Congratulations to Alexandra Ancy who won the book of her choice at our Building Your Soft Skills Workshop last week. Alex picked Do More Great Work by Michael Bungay Stanier. I think it’s a fantastic choice. I want to also thank Alex for helping out this weekend at the Fresh Air Fund Career Awareness Day. Together, we facilitated five career coaching workshops for NYC middle school and high school students. Students role-played a coaching session where one played the coach and the other played the client. They all agreed that it was harder to be the client. I agree. It’s not that being a coach is easy, but clients are the ones who have to make really difficult decisions and think about themselves in new ways and that is not easy.

I’ve also extended my 2011 Spring Scholarship application deadline to Friday, April 8th. I looked at the applications on Saturday and while I’ve received a number of applicants for the College Student and Young Professional Scholarships (go West Coast!), I’ve received few for the Female Veteran Scholarship and that’s because I’ve done a poor job marketing it. So everyone gets an extra week. Use it to make your application really good!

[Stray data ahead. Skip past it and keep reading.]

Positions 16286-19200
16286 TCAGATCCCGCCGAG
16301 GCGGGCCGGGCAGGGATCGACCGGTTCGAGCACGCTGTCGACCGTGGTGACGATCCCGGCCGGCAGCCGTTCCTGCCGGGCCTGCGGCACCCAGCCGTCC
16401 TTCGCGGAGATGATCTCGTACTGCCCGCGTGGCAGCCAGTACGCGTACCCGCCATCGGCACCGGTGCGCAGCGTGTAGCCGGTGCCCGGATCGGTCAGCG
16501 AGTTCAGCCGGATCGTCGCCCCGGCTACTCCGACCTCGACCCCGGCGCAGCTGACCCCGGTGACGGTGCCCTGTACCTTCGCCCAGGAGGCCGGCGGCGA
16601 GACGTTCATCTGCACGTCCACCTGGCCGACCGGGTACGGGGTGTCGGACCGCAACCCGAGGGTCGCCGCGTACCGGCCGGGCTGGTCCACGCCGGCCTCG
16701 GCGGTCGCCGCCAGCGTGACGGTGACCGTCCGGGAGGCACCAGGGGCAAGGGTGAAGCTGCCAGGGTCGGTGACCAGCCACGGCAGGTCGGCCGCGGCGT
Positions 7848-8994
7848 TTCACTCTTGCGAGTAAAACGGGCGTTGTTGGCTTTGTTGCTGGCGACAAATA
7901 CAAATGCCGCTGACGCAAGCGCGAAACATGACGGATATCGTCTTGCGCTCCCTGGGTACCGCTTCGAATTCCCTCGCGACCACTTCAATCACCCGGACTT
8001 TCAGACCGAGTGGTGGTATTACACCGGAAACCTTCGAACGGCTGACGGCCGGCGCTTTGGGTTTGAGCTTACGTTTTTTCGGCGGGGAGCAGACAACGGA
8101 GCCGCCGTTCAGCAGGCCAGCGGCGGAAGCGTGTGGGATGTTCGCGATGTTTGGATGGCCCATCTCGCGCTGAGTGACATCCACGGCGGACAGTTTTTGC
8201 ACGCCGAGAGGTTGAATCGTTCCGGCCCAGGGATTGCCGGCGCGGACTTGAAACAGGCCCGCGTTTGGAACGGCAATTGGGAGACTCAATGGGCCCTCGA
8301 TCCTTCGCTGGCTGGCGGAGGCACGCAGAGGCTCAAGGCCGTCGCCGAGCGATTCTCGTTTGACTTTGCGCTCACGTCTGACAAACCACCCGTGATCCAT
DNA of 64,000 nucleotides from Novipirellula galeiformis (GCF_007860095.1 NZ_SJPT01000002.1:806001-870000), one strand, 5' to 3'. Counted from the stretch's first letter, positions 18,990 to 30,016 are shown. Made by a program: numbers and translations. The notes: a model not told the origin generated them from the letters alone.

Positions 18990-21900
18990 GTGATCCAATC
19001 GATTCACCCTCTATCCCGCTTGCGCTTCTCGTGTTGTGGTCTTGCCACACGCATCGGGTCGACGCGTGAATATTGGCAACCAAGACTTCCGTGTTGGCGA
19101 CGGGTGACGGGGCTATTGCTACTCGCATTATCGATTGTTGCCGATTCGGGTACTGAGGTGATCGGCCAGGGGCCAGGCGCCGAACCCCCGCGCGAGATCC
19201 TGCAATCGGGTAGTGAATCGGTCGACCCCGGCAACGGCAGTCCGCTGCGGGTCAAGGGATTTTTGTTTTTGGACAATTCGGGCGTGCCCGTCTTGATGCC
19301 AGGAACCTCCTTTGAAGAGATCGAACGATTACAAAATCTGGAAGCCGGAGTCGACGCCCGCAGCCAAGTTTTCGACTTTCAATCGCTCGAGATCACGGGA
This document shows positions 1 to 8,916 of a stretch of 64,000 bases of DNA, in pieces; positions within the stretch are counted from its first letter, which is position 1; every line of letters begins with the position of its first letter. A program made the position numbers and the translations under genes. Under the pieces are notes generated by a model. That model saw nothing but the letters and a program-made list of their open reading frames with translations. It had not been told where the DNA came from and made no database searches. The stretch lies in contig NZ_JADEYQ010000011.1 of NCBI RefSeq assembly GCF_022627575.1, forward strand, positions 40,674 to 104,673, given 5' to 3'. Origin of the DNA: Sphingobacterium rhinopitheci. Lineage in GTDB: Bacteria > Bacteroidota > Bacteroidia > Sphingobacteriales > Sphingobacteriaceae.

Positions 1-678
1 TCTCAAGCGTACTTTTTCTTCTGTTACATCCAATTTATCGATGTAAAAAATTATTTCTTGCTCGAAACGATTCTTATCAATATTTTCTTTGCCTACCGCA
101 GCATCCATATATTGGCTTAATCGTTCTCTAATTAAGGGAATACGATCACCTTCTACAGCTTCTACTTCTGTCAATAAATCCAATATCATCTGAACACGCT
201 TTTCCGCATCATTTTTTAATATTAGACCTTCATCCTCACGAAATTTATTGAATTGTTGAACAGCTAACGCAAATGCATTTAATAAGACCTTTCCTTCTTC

Music Monday Pick

This song came up when on shuffle this week. Silly, but it always gets me moving. Happy Monday!

Posted via email from The Opportunities Project Blog

Guest Post: Stretching Your Comfort Zone by Amanda Pinto

I am pleased to feature a guest post today from recent graduate Amanda Pinto, a public relations professional. I met Amanda in the #jobhuntchat Twitter chat in early Fall 2010. Amanda wanted to move to NYC and I told her to look me up if she moved. In December, she did move here and we had an in-person chat over coffee at Ted & Honey in Cobble Hill and I was really impressed at her courage and conviction.

Amanda recently decided to move back to Georgia and I invited her to write a post for our readers on the lessons she learned about job searching and relocating to NYC, as well as advice for other job seekers and recruiters who are looking to hire the best of today’s recent graduates. Here’s Amanda’s post.